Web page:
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Prototyping holds promise at Pacific Design

Feb. 1, 2012
When it comes to advanced design software, CAD programs such as ProEngineer, Inventor, SolidWorks, CATIA, Solid Edge, and others are the gold standard.

When it comes to advanced design software, CAD programs such as ProEngineer, Inventor, SolidWorks, CATIA, Solid Edge, and others are the gold standard. Many of these programs will be on display with their latest iterations at Pacific Design and Manufacturing, taking place February 14 to 16 in Anaheim, Calif.

However, when it comes to the hold standard — actual physical models you can hold in your hand — rapid prototyping (RP) tools take center stage by turning CAD data into physical prototypes. Also called additive manufacturing, tools such as 3D printers and stereolithography machines create highly detailed parts one layer at a time using a variety of techniques. Several companies offering different approaches to RP will be on display at Pacific Design. One of these companies, FineLine Prototyping Inc., Raleigh, N.C., offers this overview of today's additive manufacturing technologies:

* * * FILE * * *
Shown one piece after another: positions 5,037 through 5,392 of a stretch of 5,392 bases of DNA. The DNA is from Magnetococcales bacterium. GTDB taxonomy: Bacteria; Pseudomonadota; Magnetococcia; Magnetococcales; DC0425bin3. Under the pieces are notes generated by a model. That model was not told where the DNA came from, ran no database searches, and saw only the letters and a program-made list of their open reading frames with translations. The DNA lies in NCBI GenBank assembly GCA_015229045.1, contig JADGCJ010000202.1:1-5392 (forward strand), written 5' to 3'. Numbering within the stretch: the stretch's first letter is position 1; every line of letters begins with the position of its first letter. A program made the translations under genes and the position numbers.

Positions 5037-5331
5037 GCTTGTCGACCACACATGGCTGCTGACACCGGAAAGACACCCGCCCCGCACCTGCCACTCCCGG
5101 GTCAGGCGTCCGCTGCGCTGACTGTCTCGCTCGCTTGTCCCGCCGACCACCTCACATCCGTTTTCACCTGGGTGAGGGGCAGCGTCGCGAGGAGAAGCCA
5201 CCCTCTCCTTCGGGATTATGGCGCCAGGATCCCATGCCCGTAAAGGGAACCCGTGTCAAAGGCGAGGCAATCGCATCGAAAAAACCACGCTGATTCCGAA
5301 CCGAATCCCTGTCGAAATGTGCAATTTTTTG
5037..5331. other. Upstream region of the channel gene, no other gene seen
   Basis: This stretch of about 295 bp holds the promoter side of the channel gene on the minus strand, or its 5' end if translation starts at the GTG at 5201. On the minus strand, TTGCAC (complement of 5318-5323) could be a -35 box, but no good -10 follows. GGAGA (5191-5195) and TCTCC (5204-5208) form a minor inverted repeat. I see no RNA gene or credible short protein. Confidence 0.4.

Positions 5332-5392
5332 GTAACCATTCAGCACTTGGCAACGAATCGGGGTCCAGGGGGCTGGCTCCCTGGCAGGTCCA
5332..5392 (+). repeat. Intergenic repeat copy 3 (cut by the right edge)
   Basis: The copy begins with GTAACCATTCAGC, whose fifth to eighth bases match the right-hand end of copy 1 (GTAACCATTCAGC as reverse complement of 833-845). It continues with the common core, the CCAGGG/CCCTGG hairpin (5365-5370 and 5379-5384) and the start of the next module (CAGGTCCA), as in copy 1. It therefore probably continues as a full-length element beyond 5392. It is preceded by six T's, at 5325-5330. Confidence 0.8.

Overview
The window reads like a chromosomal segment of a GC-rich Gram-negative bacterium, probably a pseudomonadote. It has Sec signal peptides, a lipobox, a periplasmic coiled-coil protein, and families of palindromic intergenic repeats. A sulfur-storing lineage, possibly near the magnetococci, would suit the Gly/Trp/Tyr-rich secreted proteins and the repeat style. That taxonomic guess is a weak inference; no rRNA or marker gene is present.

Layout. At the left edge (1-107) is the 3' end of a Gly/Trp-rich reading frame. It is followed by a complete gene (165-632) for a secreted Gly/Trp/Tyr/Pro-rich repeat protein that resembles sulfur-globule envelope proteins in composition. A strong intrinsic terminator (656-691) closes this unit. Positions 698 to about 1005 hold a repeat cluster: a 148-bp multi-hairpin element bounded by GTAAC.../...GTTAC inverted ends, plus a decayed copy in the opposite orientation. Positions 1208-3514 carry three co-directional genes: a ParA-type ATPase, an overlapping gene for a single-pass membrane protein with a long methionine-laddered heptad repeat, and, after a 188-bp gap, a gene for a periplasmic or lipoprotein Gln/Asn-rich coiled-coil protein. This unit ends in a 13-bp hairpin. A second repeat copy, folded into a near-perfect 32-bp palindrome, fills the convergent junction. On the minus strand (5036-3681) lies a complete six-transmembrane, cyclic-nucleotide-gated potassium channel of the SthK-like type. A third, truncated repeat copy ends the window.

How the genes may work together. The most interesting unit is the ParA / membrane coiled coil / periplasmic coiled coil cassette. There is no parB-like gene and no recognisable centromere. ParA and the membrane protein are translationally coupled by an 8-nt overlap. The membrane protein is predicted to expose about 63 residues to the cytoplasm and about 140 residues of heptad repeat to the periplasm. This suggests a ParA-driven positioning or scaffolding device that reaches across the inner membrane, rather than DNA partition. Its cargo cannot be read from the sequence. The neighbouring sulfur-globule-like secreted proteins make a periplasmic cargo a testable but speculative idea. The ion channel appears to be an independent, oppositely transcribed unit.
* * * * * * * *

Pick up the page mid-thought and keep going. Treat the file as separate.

Though stereolithography is the oldest of all RP technologies, it remains state-of-the-art for overall accuracy, surface finish, and resolution. It uses an ultraviolet laser focused to a small point, drawing on the surface of a liquid thermoset resin. Where it draws, the liquid turns solid. This is repeated in thin 2D cross-sections that are layered to form complex 3D parts. Material properties are typically inferior to those of selective laser sintering, but the surface finish and detail are unmatched.

Selective laser sintering (SLS) uses a CO2 laser that draws onto a hot bed of thermoplastic powder. Where it draws, it lightly sinters the powder into a solid. After each layer, a roller deposits a fresh layer of powder on top of the bed and the process repeats. Because SLS uses engineering thermoplastics, its parts exhibit greater toughness than other methods. The chief benefits of SLS include strength, toughness, and durability.

3D printing has become a catchall name in recent times, but it is reserved primarily for technologies that make 3D parts using office-friendly machines that don't require extensive operator training. Many machines use inkjet technology in some way to deposit material in 2D layers that build up to 3D. Strengths include speed, cost-effectiveness, and high resolution.

Many other additive manufacturing technologies also exist. Fused Deposition Modeling (FDM) by Stratasys and Perfactory by EnvisionTEC are two examples that thrive as viable tools for both prototyping and rapid manufacturing. Others occupy small niches in the marketplace or have fallen by the wayside. For more information, visit and

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